How to live with someone who has Peter Pan syndrome?
If your heart beats for someone suffering from Peter Pan syndrome, your attitude has a significant impact on their chances of remission, the childish attitude of your companion can place you in a parental posture towards them. Instinctively, you will probably mother him. It is crucial to refuse to enter into this unequal relationship. You must avoid the mothering reflex as much as possible.
The appropriate course of action in this situation is to help him come out of his denial by helping him become aware of his inappropriate behavior. In addition, during your discussions, it is crucial to imply a bond of equals, of adult to adult.
Finally, you can confide in a health professional. It will be a valuable support to get through this period in the best way.
What is Wendy syndrome?
Wendy syndrome defines a mature person who will mother their partner. Through a vision of the couple where sacrifice takes precedence, the person with Wendy syndrome will take charge of all responsibilities. Wendy’s syndrome and Peter Pan’s syndrome are very complementary. When one refuses his responsibilities, the other is there to validate this headlong behavior. And this is to the detriment of possible development for both. This type of unbalanced relationship creates a vicious circle in which one reinforces the syndrome of the other and vice versa.
Frequently Asked Questions (FAQs) about Peter Pan Syndrome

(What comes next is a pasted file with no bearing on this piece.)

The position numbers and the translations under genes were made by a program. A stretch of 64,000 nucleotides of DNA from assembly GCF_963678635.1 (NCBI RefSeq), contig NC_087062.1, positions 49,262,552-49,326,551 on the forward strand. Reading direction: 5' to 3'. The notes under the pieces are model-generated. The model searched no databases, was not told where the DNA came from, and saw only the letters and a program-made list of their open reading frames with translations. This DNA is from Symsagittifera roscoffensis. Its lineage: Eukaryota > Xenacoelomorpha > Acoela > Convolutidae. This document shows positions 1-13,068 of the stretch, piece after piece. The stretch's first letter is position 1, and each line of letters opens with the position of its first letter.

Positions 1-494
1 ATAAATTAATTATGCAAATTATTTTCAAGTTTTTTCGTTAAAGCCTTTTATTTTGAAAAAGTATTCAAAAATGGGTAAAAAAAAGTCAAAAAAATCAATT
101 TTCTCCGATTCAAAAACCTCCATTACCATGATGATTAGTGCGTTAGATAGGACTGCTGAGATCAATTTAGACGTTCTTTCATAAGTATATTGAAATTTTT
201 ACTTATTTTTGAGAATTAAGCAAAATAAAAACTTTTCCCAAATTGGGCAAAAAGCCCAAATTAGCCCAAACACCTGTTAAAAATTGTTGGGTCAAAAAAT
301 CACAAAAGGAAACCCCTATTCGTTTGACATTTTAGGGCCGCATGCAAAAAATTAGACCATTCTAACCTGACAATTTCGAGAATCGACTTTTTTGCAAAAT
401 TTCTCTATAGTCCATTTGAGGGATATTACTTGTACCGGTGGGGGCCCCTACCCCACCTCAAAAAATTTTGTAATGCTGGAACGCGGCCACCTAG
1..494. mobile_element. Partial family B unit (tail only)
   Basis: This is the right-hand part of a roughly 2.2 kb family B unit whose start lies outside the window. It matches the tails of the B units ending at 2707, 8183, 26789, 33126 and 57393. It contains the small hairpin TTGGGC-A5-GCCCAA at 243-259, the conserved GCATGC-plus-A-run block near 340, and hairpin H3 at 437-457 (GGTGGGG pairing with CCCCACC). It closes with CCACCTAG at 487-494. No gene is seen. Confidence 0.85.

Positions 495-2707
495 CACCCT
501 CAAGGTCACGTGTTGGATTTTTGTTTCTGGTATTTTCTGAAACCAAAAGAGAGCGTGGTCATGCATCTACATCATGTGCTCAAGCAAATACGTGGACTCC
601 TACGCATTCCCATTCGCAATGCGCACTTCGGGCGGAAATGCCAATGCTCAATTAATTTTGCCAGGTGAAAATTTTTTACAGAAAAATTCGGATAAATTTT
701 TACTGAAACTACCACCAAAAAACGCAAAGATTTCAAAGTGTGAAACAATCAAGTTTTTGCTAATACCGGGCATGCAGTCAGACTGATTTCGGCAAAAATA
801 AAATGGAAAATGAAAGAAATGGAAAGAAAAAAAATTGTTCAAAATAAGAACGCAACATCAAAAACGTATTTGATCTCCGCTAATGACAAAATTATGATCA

Peter Pan Syndrome, also known as Puer Aeternus, refers to a psychological phenomenon where an individual exhibits behaviors typically associated with children or adolescents, even as they reach adulthood. Such individuals often resist the traditional responsibilities and pressures that come with growing up.
People with Peter Pan Syndrome may display several characteristics including:
1. Avoidance of adult responsibilities
2. Fear of commitment
3. Reluctance to make long-term plans
4. Desire for perpetual youthfulness
5. Emotional immaturity
6. Difficulty in forming deep, mature relationships
While “Peter Pan Syndrome” is not formally recognized as a clinical diagnosis in the DSM-5 or other diagnostic manuals, it is a term often used in popular culture and psychology to describe certain behavioral patterns.
The exact causes of Peter Pan Syndrome are not fully understood and can vary from individual to individual. Some factors that may contribute include overprotective parenting, traumatic experiences in childhood, societal pressures, or a fear of failure and rejection.
Peter Pan Syndrome can impact relationships significantly. Individuals may struggle with commitment, intimacy, and may avoid responsibilities that come with partnership. This can lead to strained relationships and difficulties in maintaining long-term connections.